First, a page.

Key Elements of Experiential Learning: What It Is and How It Happens

key elements of experiential learning in international peacebuilding

I once taught a class at a gas station. I was leading a group of undergraduates on a study tour of South Africa.  We’d spent the day before with a community of Black South Africans who had successfully reclaimed their land from the white commercial farmers who occupied it throughout the Apartheid era. It was a fascinating day, but at the end of it there was no time to reflect on what we had experienced. 

We were scheduled to depart early the next morning, and after several hours of driving, the van needed fuel and the driver needed a break. In a small town along a rural South African highway, we pulled into a gas station that included a grassy area with a couple of picnic tables.  This was my opportunity to make up for that missed reflection session.

Like many experiential educators, I’m a constructivist. I believe that meaning is made, not acquired, and so reflection on experience is essential to make it meaningful. Before we reached our next destination, we needed to take time to make meaning out of the action of the previous day, even if there was nothing like a classroom available. While the van driver napped in the grass, my students and I debriefed the experience, made connections to themes emerging in the study tour, and related these ideas and feelings to their growing understanding of themselves as global citizens. 

Key Elements of an Experiential Learning Program 

Action and reflection are key elements of an experiential learning program, but they aren’t the only key elements. After years of working in international education, I have developed my own acronym for creating effective experiential learning: DPART.  It stands for Design, Prepare, Act, Reflect, and Transfer.  At Hartford International University for Religion and Peace, I apply DPART thinking at many levels, from individual lesson plans to overall program design. Here’s a quick look at each element: 

  • Design: As with traditional methodologies, effective experiential learning depends on having a purpose for each activity and knowing how it relates to the larger purposes of the course, program, or institution. The design stage is about generating learning outcomes, about sequencing activities, and planning for the prepare, act, reflect, and transfer stages. Education that is student-centered takes a great deal of instructional leadership, and much of that leadership happens in the design stage.
  • Prepare: We need to set students up to learn from experience, and this goes well beyond clarifying logistics and procedures. Preparation takes many forms and can include accessing the students’ prior knowledge, evoking their learning goals, and strategizing for how to meet those learning goals. The amount and type of preparation necessary varies depending on the goals of the activity.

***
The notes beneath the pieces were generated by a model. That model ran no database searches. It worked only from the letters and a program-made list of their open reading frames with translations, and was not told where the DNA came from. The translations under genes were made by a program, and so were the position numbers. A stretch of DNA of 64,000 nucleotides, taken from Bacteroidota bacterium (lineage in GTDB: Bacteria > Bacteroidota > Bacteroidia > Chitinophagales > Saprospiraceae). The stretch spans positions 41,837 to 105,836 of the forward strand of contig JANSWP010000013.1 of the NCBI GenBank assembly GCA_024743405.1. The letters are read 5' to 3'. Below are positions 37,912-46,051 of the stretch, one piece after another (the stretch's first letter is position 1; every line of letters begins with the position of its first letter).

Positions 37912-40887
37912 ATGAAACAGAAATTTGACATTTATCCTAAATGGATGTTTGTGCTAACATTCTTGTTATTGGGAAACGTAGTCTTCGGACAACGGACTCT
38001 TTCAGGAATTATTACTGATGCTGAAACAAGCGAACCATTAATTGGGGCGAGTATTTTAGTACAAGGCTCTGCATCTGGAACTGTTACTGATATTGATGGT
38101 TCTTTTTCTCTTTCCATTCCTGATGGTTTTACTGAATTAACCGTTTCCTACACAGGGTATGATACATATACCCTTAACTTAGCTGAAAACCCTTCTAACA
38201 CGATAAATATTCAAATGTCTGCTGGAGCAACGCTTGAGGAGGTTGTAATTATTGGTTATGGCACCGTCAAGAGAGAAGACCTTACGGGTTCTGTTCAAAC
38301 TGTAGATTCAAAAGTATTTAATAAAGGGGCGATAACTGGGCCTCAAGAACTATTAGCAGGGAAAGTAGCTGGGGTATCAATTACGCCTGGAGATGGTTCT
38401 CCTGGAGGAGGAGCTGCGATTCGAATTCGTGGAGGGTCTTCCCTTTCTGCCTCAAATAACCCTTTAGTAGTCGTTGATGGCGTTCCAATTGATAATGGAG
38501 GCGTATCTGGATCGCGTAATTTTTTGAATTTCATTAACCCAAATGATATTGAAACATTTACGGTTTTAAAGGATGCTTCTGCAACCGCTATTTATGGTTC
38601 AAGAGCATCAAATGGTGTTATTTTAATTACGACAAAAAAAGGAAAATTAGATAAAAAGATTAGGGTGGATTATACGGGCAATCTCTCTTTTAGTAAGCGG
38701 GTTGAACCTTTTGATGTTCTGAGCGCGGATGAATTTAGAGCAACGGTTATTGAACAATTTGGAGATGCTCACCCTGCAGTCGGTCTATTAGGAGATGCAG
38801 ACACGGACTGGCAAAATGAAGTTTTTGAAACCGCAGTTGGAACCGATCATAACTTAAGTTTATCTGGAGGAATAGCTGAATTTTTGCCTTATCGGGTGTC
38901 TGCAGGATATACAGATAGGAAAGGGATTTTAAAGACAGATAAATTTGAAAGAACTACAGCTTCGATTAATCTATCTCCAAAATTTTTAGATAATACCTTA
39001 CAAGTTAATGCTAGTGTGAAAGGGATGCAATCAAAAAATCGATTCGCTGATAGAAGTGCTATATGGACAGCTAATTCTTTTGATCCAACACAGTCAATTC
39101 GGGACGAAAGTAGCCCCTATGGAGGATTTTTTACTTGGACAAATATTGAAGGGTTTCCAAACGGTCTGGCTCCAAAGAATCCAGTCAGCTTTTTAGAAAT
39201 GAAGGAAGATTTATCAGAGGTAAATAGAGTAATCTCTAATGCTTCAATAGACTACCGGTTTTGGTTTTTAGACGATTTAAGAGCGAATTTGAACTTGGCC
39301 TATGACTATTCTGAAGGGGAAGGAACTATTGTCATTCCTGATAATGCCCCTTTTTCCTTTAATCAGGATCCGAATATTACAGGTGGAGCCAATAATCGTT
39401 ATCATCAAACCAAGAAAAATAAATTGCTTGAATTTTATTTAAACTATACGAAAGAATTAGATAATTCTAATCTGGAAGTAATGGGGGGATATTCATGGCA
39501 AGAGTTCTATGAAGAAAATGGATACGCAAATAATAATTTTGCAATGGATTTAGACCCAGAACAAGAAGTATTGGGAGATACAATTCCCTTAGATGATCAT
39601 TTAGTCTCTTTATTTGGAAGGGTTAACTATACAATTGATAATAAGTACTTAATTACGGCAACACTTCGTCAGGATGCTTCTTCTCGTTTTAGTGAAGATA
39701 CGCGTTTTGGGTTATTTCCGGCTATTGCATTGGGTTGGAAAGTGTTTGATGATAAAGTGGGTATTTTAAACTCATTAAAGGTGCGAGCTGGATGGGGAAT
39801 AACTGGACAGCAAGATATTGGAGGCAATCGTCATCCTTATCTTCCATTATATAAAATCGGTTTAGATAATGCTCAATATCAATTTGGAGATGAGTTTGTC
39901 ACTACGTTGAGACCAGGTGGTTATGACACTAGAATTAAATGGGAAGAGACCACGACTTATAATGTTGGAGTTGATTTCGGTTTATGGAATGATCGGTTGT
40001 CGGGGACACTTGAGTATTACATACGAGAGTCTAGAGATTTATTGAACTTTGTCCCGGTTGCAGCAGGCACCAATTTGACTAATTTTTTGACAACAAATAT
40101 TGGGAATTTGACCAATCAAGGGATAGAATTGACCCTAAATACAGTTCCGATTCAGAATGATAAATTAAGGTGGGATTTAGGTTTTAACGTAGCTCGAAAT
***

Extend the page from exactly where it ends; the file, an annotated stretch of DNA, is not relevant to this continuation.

• Act: From an outside perspective, this is what experiential learning is about – students engage in some sort of action, such as a site visit, service work, or role play. However, action does not equal learning without the scaffolding of the other stages.   Ideally, experience should involve connecting to personally meaningful goals beyond just getting a good grade.
  • Reflect: Students are asked to contemplate the experience cognitively, emotionally, and as often appropriate here, spiritually. Reflection allows students to articulate how the experience relates to (or totally upends!) their prior knowledge and their learning goals. It can also let them work through any strong emotions generated by the experience. 

Transfer: Finally, students are asked to identify connections between what they learned from the experience and their larger personal, professional, and/or religious lives. With experiential learning, the goal is not just knowledge but often changes in thinking, feeling, or behavior. This is hard work and requires an intentional focus on how their learning will impact them beyond their time in the current educational setting. 

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I use DPART to organize both small and large aspects of the MA in Peacebuilding program (MAP). For a single role play in my Constructive Conflict Intervention class, I design the role play to challenge students around a particular mediation skill related to our course learning outcomes.  We prepare with pre-meetings among the mediators and among students playing each party in a conflict to strategize how that skill will be tested in the role play. The role play is the action, and afterwards we always debrief, both in small groups and as a whole class. Debriefing incorporates both reflection and transfer, as students process the experience and recognize the potential impact on how they handle real conflict in their own lives.  

DPART also informs the whole arc of the MAP program.  We have designed learning outcomes that support the mission of HIU and built an intensive program to promote student mastery of those outcomes.  Students are prepared for their one-year MA in many ways, including an intensive course on Introduction to Peacebuilding prior to the start of the fall semester. Action and reflection happen continuously through their coursework and field work. They complete their degree with a capstone project designed to transfer their interreligious peacebuilding skills back to their home communities. 

Experience alone is not experiential learning. DPART gives me the framework to ensure that all the time and effort dedicated to experience actually results in learning. 

Photo credit: Aida Mansoor